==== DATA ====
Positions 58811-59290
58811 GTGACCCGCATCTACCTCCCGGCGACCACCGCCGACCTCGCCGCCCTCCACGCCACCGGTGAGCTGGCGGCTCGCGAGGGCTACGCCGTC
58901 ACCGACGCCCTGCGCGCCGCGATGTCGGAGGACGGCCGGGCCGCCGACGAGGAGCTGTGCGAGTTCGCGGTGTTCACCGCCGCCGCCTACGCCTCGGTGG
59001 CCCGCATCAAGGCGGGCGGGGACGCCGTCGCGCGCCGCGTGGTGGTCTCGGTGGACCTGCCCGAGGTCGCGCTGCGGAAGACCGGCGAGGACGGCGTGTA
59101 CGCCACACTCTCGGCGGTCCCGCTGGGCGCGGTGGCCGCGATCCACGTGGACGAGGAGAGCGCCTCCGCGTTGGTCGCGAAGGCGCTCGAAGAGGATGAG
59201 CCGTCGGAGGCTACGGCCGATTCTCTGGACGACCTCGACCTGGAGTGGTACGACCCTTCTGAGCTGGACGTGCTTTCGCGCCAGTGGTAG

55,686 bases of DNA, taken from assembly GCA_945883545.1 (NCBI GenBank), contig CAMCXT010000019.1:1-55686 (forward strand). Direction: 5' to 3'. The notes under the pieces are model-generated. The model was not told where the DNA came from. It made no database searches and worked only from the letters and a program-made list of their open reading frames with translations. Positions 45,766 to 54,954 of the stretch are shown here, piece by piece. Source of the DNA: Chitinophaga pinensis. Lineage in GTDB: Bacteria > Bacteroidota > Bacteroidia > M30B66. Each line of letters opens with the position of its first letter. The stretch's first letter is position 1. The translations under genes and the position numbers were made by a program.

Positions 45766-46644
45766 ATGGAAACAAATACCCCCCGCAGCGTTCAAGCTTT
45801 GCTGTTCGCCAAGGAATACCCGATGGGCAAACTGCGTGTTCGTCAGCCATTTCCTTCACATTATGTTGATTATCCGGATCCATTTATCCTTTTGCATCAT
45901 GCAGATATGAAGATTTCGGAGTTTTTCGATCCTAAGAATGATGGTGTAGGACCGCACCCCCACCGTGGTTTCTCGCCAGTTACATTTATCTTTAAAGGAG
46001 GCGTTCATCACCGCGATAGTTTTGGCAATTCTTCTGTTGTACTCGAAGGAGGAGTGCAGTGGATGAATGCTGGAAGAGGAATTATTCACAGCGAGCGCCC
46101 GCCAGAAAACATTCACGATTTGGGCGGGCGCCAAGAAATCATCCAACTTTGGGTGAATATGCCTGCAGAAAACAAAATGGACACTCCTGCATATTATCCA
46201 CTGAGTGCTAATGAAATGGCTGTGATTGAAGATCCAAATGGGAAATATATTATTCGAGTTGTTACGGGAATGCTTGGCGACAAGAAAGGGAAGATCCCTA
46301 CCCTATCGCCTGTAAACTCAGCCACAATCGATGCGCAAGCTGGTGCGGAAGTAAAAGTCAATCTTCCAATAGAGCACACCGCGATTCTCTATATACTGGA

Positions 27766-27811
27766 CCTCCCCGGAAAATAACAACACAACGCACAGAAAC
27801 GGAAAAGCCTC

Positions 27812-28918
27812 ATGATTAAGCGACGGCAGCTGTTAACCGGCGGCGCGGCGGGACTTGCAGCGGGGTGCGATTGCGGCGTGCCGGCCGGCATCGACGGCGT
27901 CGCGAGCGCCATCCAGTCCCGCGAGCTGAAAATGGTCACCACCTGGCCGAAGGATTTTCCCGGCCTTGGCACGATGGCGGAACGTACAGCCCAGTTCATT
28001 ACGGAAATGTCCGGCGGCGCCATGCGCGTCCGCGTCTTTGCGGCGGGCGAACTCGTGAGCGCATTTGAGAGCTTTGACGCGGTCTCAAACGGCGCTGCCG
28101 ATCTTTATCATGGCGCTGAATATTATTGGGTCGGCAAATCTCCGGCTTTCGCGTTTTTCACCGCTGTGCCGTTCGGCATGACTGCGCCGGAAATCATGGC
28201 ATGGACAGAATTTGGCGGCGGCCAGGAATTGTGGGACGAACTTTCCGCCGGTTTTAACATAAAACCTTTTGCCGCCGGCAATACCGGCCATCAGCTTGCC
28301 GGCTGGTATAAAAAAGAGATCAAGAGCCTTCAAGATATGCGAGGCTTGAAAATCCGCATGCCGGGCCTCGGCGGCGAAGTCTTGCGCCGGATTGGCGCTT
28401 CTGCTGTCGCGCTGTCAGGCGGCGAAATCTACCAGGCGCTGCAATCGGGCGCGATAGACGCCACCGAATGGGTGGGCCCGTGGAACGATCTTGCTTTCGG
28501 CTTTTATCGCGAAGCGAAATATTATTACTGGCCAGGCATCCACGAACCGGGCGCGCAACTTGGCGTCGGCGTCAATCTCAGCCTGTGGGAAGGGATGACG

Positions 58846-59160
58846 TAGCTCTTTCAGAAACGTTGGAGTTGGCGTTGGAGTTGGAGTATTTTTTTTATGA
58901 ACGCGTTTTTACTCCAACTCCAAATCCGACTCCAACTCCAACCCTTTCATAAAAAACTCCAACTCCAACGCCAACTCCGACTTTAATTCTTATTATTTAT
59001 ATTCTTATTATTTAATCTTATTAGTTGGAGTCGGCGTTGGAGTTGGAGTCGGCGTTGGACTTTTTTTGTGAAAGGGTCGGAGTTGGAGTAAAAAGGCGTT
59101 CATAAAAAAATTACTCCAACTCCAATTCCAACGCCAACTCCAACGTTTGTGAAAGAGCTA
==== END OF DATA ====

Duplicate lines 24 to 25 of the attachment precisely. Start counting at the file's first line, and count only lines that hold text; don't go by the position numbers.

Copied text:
28201 ATGGACAGAATTTGGCGGCGGCCAGGAATTGTGGGACGAACTTTCCGCCGGTTTTAACATAAAACCTTTTGCCGCCGGCAATACCGGCCATCAGCTTGCC
28301 GGCTGGTATAAAAAAGAGATCAAGAGCCTTCAAGATATGCGAGGCTTGAAAATCCGCATGCCGGGCCTCGGCGGCGAAGTCTTGCGCCGGATTGGCGCTT